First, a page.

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Art Notes: Queer Prom Graces Main Street Museum Exhibition

This Leah Berry photograph is included in "Written in Stone."

This Leah Berry photograph is included in "Written in Stone."

Growing up in the Upper Valley, Molly O’Hara never set foot in the Main Street Museum. It wasn’t until this past June, when she went to a live music event, that she visted the White River Junction meeting place.

“Immediately I thought, this is the first place in the Upper Valley that doesn’t make me feel weird,” O’Hara said.

As tolerant as the Upper Valley is, it still isn’t easy to grow up queer here. “I didn’t know how uncomfortable I felt in some places until I came here and I felt totally at ease,” said O’Hara, who grew up in Strafford, went away to the University of Vermont, and now lives in Thetford.

O’Hara has curated an exhibition that marks a first for the Main Street Museum. “Written in Stone: Voices of the GLBTQ Community” is the museum’s first show consisting solely of work on the expression of gender and sexual identity. The show opened last week, but on Saturday night the museum will host a “Queer Prom,” an event open to all but where only those in drag will be eligible for election as prom king or queen. The prom starts at 7 and will feature DJs., dancing, a vogue contest, prizes and all manner of fabulousness. There’s a $25 suggested donation, but no one is ever turned away from the museum for lack of funds.

The art exhibition includes work by artists from around the state, including stalwarts of the White River Junction arts community Mark E. Merrill and Matt Bucy, Peter Paedra Bramhall, Rene Guerrior, Sam Beasley and many others.

O’Hara, 28, said she organized the show to provide a more vocal acceptance of gay, lesbian, bisexual, transgender and questioning people and to highlight the museum’s status as a safe space for all.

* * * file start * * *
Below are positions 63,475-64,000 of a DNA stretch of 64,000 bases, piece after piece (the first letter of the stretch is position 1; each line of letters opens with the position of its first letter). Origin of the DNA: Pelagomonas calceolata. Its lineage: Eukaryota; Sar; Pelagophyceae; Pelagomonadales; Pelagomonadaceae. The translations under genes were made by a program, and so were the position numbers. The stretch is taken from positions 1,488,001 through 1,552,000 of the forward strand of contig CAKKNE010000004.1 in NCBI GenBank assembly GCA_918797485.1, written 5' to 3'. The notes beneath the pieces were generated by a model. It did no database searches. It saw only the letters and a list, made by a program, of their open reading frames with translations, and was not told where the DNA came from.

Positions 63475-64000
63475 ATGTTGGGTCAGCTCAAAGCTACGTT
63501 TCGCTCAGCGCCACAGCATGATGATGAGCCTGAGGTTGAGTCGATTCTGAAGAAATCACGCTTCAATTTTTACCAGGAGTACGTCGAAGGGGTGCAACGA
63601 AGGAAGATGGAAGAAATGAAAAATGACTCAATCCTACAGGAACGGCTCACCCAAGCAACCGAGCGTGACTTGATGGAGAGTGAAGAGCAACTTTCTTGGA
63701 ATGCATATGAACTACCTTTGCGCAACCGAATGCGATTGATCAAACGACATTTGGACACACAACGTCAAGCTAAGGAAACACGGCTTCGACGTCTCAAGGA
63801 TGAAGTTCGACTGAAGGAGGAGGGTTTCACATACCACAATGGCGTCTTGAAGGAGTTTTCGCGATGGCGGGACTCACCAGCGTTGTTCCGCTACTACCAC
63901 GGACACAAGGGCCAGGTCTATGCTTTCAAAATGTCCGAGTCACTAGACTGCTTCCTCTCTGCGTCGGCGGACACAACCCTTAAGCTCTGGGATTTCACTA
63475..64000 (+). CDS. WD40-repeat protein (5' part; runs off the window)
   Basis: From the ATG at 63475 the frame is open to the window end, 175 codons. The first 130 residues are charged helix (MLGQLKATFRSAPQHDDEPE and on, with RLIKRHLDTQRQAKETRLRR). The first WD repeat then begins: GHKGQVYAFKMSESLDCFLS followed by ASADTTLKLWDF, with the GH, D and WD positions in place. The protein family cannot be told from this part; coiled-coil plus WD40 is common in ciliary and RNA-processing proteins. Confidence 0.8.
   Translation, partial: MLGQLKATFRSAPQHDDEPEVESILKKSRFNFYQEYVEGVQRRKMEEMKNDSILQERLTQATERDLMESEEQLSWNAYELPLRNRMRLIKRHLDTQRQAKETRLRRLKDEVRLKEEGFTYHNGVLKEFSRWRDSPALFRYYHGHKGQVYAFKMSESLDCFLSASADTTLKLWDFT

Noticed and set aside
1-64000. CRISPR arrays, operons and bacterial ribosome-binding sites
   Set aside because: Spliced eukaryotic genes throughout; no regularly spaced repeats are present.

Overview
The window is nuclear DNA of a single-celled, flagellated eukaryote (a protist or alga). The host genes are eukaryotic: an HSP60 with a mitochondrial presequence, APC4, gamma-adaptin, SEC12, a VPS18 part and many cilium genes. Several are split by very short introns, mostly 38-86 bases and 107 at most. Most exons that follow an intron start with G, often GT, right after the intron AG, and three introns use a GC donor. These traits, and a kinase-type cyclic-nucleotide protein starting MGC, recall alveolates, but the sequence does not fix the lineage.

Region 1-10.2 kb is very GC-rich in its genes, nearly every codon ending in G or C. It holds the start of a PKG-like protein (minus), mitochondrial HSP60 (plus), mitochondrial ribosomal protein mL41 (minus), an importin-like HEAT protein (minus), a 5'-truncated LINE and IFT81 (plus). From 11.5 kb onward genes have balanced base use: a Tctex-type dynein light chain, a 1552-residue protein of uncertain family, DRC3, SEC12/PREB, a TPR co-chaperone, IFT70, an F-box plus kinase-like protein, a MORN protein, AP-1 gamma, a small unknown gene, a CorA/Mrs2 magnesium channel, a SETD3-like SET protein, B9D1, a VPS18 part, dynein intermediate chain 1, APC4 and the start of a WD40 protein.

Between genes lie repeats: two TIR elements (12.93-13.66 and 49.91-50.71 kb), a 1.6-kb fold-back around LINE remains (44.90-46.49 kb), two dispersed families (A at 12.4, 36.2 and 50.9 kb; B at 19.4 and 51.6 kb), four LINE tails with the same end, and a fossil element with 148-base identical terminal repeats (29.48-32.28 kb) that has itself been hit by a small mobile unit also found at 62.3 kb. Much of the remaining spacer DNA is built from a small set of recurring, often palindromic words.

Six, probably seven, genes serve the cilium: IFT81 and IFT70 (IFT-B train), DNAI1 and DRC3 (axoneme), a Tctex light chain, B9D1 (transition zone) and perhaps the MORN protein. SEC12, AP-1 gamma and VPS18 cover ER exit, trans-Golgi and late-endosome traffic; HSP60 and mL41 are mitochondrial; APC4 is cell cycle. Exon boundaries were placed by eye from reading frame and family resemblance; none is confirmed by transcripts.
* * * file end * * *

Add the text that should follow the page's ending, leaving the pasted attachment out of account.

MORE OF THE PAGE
“New England is so quietly accepting,” she said. Yankees “are not cold or indifferent. They’re keeping their opinions about you to themselves.” That’s all well and good, but “the GLBTQ community needed to be receiving more vocal acceptance, more vocal representation,” O’Hara said.

“This will definitely shout, in a wonderful way,” she added.

The show and prom are a bit of a departure for the Main Street Museum. Although the museum has always been a welcoming place for all visitors, it has never made sexual orientation a particular focus. “Just being an all-inclusive museum just means that our mission means catering to the broadest cross-section of people,” said Merrill, president of the museum’s board.

Merrill said he couldn’t recall the museum ever holding a show devoted to GLBTQ voices or artists before.

The museum is a safe space for GLBTQ people, O’Hara said. “It’s not a known entity in that way and it needs to be,” she said.

Merrill said the show and prom could become an annual event.

Of Note

Dartmouth’s Hood Museum of Art hosts a lecture on “The Dak’Art Biennial and Contemporary African Art Since the 1990s” by Ugochukwu-Smooth Nzewi, the Hood’s curator of African art, Friday evening at 5:30 in the Hood Museum Auditorium.

∎ AVA Gallery and Art Center in Lebanon continues its free film series, “Focus on Film — As Art, On Art” with a screening of Bone Wind Fire , a short film that meditates on the lives and works of Georgie O’Keefe, Emily Carr and Frida Kahlo, this evening at 7. Director and painter Jill Sharpe will be on hand to lead a post-screening discussion of her work and that of her subjects. A notable detail of the film is the inclusion of late 19th- and early 20th-century Canadian writer and painter Emily Carr, whose work deserves a wider airing.

Openings and Receptions

Two Rivers Printmaking Studio in White River Junction holds its silent auction party Saturday evening, 6-8. Auction bidding on donated art concludes at the party. Two Rivers also is auctioning off two etchings by Susan Walp.

∎ BigTown Gallery in Rochester, Vt., holds an opening reception Saturday evening, 5 to 7, for “Aviary,” a group show of art about birds that features several artists with Upper Valley ties, including Virginia Beahan, Varujan Boghosian, Gail Boyajian and Bhakti Ziek. Master birdcarver Floyd Scholz, of Hancock, Vt., will give a talk about his more than four decades of work on Nov. 2 at 3 p.m. Seating for the talk is free, but limited. Call 802-767-9670 to reserve a place.

Last Chance

“Field of the Stars: A Pilgrim Life on the Camino de Santiago de Compostela,” an exhibition that documents the recent walks by Kimball Union Academy students and staff and Upper Valley residents who have walked the pilgrimage route across northern Spain, is on view in KUA’s Taylor Gallery through Saturday.


AVA Gallery and Art Center in Lebanon hosts “AVA Selections: Work by Twenty Artists,” and “Form and Pattern,” an exhibition of work by Linda Roesch to benefit AVA.